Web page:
Why Object Oriented is a dead walking thing?

The software world has gone through some radical changes and developers from various colors and genders find their way into web technologies. The client side (now known as Frontend) is becoming rich (again!) with much logic and state.

Previously

I have already went through such technological revolution, it was back in the 90s when I stopped working on Main Frames that took the space of a track, and started coding in C on PC computers.

Later on came that time where C developers where out shined by C++ coders, it was a time with much ambitions, hormones, and Object oriented.

And then Java came, pure-blood object oriented, with the hit ‘write once run anywhere’ and trashed her oldest sister, calling her: C with Classes.

Just object-oriented that thing

It is truth that our eyes where shining with hope and excitement, we believed that if we will only succeed in describing the world with Classes and Inheritance, and objects will encapsulate state, then we will find the answer for the biggest mystery — how do you code a system that is maintainable, and that does not get rotten so [f] quickly.

Many developers are still trained by the rules of Object Oriented Programming (OOP), but it is also known that systems that are built with OOP have many challenges regarding concurrency (multi threading).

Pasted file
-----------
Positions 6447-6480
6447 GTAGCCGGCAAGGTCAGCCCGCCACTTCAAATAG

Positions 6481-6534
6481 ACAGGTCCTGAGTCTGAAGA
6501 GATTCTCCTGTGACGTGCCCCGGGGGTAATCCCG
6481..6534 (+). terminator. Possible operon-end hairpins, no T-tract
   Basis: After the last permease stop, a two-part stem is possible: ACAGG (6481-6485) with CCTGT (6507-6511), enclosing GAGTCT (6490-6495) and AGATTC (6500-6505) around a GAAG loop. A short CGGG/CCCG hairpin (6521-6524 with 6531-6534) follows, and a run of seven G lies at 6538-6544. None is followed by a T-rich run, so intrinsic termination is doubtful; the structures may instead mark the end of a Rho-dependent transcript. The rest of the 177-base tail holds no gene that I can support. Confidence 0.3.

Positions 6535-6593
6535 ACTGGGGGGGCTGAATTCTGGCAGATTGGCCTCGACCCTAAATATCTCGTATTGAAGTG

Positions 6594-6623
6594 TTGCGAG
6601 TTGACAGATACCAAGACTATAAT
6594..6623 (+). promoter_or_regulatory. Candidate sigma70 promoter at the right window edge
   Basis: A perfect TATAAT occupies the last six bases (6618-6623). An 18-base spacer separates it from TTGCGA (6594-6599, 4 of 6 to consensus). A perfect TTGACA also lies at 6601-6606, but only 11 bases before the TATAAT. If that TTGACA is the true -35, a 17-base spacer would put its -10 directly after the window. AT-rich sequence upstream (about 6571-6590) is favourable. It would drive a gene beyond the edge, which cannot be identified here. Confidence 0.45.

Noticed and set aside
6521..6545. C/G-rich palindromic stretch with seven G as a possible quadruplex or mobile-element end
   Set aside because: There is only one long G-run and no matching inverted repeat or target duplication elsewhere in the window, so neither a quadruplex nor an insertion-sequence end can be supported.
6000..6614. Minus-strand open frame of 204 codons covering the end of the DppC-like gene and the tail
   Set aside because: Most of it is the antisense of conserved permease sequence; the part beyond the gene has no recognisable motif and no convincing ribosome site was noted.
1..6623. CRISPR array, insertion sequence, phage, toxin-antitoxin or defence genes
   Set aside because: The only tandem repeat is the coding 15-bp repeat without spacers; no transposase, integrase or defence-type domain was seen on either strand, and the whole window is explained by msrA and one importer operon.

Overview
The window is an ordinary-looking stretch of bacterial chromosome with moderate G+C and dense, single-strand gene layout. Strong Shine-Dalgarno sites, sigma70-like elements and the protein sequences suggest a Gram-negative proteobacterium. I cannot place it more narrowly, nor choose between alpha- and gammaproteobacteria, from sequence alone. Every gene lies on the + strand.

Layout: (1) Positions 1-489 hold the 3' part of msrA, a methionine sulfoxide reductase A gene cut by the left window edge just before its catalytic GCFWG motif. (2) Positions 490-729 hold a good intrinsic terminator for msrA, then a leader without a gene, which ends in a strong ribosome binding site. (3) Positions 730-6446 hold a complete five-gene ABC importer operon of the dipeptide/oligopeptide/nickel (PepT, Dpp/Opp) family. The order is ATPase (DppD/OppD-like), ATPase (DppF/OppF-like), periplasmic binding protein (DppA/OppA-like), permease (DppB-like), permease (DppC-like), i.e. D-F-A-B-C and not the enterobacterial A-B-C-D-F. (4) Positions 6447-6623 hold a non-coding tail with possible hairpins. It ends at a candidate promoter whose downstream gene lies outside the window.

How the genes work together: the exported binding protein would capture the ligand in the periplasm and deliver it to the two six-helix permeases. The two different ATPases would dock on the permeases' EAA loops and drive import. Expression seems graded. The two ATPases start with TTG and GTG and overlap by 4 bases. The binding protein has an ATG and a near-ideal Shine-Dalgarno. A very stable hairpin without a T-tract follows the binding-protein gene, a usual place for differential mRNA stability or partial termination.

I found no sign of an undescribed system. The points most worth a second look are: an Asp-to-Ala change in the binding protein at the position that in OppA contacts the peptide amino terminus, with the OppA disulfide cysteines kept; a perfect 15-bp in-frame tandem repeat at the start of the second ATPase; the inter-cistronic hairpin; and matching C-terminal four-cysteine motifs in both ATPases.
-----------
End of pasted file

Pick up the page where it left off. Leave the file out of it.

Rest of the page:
When shared mutable state is in order, you need to do crazy things like padding to optimize the thread isolation model (for instance take a look at the source code of Java’s very own concurrent data structures (line 278))

Don’t get me wrong, we owe a lot of modern ideas and design patterns to OOP, and there are places where classes do make sense (i.e. — games), but it was realized that Object Oriented and Concurrency are not best buddies.

Oh, Concurrency

You can also say that lord concurrency has smashed Object Oriented systems to pieces, and brought developers to their knees trying to fight synchronizing issues.
Shared mutable state concurrency is too damn hard
incorrect synchronization, bottlenecks, deadlocks, starvation, inconsistent behavior, lost updates or dirty reads, are all there like accidents waiting to happen.

Today, it is becoming clearer that functional [reactive] programming has many advantages and platforms such as Angular, depend and expose RxJS Observables as the front gate for its API (i.e. value-changes, routing changes, HTTP calls)

It is important, as concurrency is coming to JavaScript full force.

Gazing at the future with hope

Modern Frontend systems such as Angular, React or VueJS bring to the table a set of great ideas from all times:

Place of respect to (limited) OOP
An invitation for functional programming at the right places
Tools to manage state in a predictable way (Redux, Mobx and the beautiful Vuex)

So take it easy with Object Oriented, and most importantly, remember that there is nothing as dangerous as a warlord with a map and an idea, and keep an open mind !